1H and 13C NMR spectra were recorded with a 400 MHz ARX 400 Bruker spectrometer by using the residual solvent peak in CDCl3 (δ 7.24 ppm, 400 MHz, for 1H and δ=77.0 ppm, 100 MHz, for 13C). TLC analyses were performed on Merck silica gel 60 F 254 plates, and column chromatography was performed on silica gel 60 (0.040- 0.063 mm). Mass spectrometry was carried out in a Waters Quattro microGC instrument using the GC injection mode in an Agilent 7890A chromatograph and electron ionization (EI) mode or in a Waters Synap G2 mass spectrometry system coupled to an UPLC Acquity H Class.


Plant material was extracted with hexane in order to remove nonpolar compounds and then with methanol up to negative Mayer’s Test. The obtained Crude Methanolic Extract (CME) was separated by acid-base treatment in order to isolate the alkaloids (see Materials and Methods). The alkaloidal fraction weigh was <0.2 g, being negative to the Mayer’s Test. Analyses of this fraction by 1H NMR and GC-MS were carried out to establish the presence or absence of PAs according to the method described by Frölich. This gives a high level of resolution (2 ppm) by using the PA heliotrine as the standard [6]. Retention times (Rts), molecular ions and MS fragmentation patterns were used as the diagnostic criteria. The analysis did not indicate the presence of pyrrolizidine alkaloids.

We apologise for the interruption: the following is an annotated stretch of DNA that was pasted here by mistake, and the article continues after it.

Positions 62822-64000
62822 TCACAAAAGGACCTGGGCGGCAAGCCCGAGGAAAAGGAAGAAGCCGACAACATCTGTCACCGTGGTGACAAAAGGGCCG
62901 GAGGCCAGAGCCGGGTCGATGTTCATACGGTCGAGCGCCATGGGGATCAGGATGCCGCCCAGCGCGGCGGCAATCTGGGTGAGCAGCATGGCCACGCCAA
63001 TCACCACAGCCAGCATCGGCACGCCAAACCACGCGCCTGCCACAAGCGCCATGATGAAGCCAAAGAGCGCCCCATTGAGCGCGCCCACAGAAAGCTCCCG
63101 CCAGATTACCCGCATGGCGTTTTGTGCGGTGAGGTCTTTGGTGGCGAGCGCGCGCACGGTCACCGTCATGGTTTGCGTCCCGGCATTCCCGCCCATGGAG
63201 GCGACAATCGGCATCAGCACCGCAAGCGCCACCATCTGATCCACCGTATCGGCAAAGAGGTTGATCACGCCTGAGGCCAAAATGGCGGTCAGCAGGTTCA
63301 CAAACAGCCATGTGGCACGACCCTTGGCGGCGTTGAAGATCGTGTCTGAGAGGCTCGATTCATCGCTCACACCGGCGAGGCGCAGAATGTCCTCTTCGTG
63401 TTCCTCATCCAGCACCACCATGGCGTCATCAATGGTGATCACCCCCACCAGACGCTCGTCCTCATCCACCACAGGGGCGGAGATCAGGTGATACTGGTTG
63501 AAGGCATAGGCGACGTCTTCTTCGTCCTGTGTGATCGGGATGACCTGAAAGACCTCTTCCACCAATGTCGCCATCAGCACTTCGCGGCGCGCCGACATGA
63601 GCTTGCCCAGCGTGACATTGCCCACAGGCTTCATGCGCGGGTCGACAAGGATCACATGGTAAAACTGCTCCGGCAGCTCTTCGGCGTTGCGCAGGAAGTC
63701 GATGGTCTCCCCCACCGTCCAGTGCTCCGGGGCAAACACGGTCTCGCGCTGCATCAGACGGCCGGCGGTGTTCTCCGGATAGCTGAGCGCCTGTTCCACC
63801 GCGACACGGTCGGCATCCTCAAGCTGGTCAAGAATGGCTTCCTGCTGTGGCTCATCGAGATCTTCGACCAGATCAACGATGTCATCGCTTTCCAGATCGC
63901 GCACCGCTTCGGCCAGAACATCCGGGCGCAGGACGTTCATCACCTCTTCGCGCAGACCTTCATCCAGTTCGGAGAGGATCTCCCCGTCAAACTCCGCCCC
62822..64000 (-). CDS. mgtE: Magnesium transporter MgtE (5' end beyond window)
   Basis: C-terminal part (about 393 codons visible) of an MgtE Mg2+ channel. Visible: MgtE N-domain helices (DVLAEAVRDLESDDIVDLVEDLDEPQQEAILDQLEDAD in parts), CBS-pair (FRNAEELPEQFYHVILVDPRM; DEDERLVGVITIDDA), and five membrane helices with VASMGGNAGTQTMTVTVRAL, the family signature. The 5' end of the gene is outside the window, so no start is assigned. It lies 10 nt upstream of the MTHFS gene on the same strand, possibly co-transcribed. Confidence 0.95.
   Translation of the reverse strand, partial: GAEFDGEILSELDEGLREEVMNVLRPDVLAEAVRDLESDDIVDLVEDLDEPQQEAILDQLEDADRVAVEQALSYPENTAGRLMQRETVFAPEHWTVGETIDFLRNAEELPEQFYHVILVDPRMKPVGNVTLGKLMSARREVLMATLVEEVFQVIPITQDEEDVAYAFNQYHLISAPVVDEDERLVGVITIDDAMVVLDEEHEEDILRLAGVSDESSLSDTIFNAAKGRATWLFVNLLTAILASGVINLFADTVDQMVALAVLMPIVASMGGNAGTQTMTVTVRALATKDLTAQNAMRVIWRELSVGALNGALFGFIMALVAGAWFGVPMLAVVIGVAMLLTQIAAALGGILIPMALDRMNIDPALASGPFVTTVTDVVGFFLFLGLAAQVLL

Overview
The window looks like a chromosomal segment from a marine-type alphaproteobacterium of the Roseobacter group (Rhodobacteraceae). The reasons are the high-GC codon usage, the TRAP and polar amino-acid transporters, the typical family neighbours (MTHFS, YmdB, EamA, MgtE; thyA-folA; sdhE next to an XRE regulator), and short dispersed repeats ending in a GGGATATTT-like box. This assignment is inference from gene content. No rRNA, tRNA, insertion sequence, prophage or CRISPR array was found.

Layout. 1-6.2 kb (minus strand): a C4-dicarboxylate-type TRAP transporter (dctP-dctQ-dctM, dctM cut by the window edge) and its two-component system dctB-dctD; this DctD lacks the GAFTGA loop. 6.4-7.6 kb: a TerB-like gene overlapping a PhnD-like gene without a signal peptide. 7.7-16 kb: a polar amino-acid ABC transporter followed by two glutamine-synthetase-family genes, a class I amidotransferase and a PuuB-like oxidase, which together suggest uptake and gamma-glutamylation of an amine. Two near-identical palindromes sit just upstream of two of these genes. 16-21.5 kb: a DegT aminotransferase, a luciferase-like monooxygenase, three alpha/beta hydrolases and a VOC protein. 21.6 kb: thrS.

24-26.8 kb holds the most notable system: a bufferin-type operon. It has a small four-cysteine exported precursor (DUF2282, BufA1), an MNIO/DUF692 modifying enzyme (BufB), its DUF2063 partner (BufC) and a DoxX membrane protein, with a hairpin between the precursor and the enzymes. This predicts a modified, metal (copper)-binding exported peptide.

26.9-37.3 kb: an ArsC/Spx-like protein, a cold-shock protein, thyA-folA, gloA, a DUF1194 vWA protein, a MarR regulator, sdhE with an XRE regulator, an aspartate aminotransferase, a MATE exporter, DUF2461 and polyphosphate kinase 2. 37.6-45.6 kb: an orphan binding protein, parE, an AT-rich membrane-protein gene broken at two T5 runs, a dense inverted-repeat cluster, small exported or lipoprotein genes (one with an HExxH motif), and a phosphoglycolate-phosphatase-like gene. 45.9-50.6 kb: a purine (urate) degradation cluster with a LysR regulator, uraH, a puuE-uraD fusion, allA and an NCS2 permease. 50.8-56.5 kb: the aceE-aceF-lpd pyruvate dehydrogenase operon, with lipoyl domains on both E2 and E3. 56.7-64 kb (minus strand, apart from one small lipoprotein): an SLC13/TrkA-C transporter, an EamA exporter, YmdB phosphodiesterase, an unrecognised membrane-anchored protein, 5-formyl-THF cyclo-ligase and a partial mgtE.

To confirm this result, an alternative specific UPLC analysis for PAs detection was also carried out [7]. Cordia lutea ground plant material was extracted with diluted formic acid. The resulting solution was treated with an excess of zinc dust to reduce the possible PAs N-oxides. An aliquot of the extract was diluted with water and injected into the UPLC-MS system, by using Heliotrine as an internal standard (see Materials and Methods). Pyrrolizidine alkaloids were not detected. A similar procedure was carried out without Zn reduction and PAs were not detected by the UPLC-MS system.

In order to study the chemical composition of this plant regarding flavonoids and related compounds, a portion of the crude methanolic extract was extracted with portions of ethyl acetate by following a reported procedure [8]. Acetate extracts crudes were separated by SiO2 flash column chromatography and rutin, quercitin, linolenic acid, hexadecanoic acid (palmitic acid) and hexadecanoic acid glyceryl ester were isolated (Table 1 and Figure 1). Compounds were identified by a comparison of their spectral features with the reported data.


Figure 1: Isolated compounds from Cordia lutea.

Entry Compound % of CME
1 Rutin 0.14
2 Quercitin 0.10